Women And Sports Weekend

Wednesday, May 29
Updated: May 30, 11:09 AM ET
Ruling says lawsuit should be thrown out

Associated Press

WASHINGTON -- The Bush administration defended a 30-year-old federal law that has greatly expanded women's athletic programs, arguing Wednesday that a lawsuit by male college coaches and athletes should be thrown out.

The lawsuit, filed in January in federal district court by the National Wrestling Coaches Association, says the law -- meant to ensure equal educational and athletic opportunities for men and women -- instead hurts lower-profile male sports.

The 1972 statute known as Title IX prohibits any school or college that receives federal funding from discrimination based on sex in sports or academics.

Because nearly all schools receive some federal aid, women have gained the opportunity to play many more sports under Title IX. But hundreds of men's sports programs have been cut nationwide, with Title IX often cited as the reason. Sports such as wrestling, swimming and track and field have been hit particularly hard.

Federal regulations say schools can comply with Title IX by showing that opportunities for women are "substantially proportionate'' to their enrollment, correspond to the level of students' interest, or are being increased through the addition of new teams.

The suit against the Education Department contends that many colleges and universities have trimmed men's sports -- rather than adding women's teams -- to achieve equality.

Numerous lawsuits have been unsuccessfully brought against individual schools for such decisions. The NWCA suit challenges the federal rules themselves, asking the court to force new rules that define compliance as providing opportunities for female athletes based on interest, instead of enrollment.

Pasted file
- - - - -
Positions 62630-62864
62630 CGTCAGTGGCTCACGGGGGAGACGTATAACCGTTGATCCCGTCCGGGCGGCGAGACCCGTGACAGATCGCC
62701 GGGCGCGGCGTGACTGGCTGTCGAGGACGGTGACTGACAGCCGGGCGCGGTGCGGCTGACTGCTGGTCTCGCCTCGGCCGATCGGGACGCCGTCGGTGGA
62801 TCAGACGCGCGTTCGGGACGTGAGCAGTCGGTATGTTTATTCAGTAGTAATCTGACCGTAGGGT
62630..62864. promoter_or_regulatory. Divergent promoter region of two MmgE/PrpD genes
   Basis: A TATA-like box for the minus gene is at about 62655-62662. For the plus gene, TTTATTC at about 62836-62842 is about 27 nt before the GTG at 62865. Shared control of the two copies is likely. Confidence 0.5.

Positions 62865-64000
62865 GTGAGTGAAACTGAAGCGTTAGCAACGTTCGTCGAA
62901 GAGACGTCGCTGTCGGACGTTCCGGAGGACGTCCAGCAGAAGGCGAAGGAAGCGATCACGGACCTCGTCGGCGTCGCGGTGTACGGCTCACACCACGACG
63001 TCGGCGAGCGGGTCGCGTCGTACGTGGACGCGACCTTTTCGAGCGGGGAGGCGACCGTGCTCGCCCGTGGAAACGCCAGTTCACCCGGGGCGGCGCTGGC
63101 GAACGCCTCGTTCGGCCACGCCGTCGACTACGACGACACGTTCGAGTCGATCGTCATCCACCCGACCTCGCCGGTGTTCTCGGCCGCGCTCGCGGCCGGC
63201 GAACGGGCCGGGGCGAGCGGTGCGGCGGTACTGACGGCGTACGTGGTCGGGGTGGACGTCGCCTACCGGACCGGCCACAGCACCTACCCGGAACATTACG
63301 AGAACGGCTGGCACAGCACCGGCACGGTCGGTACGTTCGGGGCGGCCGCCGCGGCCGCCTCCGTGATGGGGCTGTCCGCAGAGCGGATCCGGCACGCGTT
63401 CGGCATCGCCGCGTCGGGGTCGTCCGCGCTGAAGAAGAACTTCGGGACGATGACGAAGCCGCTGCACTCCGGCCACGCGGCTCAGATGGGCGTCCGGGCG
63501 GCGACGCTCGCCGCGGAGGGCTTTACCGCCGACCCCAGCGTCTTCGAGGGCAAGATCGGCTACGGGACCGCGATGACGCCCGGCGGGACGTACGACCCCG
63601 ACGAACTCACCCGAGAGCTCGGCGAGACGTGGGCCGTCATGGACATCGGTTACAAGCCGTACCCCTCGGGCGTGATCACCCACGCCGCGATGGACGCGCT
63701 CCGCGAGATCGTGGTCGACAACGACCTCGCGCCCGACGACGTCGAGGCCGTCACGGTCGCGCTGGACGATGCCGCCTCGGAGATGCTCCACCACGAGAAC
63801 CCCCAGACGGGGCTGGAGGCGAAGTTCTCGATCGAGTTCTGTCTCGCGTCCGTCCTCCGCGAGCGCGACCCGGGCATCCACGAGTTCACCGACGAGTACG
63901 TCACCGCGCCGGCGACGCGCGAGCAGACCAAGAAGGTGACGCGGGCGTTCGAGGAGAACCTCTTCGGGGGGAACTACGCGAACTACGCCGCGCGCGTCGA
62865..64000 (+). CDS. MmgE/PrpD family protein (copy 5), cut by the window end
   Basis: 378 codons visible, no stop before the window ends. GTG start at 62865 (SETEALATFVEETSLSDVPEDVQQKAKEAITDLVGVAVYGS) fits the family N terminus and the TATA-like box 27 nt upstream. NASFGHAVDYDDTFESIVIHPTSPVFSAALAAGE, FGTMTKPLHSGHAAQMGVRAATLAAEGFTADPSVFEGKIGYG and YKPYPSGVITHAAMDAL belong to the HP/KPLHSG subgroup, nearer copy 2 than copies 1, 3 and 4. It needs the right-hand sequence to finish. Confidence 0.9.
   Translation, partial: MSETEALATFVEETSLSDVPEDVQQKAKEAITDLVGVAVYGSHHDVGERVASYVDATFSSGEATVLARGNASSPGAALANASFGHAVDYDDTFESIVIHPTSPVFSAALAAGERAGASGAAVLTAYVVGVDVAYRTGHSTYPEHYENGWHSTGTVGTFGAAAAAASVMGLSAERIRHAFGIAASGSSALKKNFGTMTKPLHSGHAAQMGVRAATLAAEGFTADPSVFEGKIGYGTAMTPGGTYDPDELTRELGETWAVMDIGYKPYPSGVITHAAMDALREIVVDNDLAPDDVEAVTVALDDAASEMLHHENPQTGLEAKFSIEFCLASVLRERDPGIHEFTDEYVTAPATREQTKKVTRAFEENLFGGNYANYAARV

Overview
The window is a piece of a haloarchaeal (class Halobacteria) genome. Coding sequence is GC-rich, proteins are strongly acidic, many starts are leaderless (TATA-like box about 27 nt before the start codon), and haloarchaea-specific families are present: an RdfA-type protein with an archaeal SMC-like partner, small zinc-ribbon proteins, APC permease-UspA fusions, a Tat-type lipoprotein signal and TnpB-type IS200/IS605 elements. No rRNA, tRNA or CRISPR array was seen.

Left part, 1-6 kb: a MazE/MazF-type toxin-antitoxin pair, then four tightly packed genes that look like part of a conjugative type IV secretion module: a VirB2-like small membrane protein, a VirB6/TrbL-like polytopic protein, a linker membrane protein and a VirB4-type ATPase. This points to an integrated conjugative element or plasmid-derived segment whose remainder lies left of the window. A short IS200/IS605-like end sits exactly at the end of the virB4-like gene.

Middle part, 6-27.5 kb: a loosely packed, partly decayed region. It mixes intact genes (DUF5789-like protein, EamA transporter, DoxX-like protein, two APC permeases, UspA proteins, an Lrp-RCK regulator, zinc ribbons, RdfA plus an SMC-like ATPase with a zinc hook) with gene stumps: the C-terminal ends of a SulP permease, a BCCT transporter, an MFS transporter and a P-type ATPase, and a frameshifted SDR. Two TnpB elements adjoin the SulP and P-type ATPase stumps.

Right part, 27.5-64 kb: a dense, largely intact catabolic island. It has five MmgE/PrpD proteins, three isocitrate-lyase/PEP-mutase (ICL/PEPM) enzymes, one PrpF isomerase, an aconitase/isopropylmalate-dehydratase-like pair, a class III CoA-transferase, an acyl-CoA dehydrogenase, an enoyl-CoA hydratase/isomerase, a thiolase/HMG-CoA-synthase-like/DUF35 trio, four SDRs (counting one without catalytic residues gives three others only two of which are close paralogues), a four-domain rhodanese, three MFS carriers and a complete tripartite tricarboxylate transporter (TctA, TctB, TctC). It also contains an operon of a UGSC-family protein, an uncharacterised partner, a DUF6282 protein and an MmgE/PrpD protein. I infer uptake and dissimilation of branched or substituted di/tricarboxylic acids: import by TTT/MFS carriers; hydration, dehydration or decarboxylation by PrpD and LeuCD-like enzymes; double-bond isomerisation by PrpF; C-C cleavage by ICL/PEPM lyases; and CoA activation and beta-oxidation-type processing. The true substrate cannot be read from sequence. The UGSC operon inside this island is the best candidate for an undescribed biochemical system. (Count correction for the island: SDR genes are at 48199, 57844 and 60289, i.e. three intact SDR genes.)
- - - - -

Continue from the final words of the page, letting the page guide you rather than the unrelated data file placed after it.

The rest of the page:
In its response, the government said the suit should be dismissed because only the individual schools can right the wrongs the groups claim have been committed. Even if that were not so, the department argued, federal law governing how agencies can be sued and an expired six-year statute of limitations preclude the suit.

"Plaintiffs have not and cannot demonstrate any likelihood that a favorable judgment in this action would have any substantial impact on decisions by educational institutions regarding which sports to include in their athletic programs,'' said the brief filed by Justice Department lawyers on the Education Department's behalf.

NWCA Executive Director Mike Moyer dismissed the government's filing.

"We don't believe it in any way diminishes the strength of our position,'' he said. "We're going to remain very confident that we're going to restore Title IX to its original intent.''

Supporters of Title IX agree that women's opportunities shouldn't be increased by restricting men's. But they say the fault lies not with the law, but with universities that choose to eliminate entire teams rather than cutting idle players or dollars from popular sports such as football and basketball.

The National Women's Law Center cites studies that have shown that the majority of schools come into compliance without cutting men's teams or relying on comparisons to enrollment, and that men's participation in athletics has increased as well as women's.

A reply from the NWCA is due by June 10.

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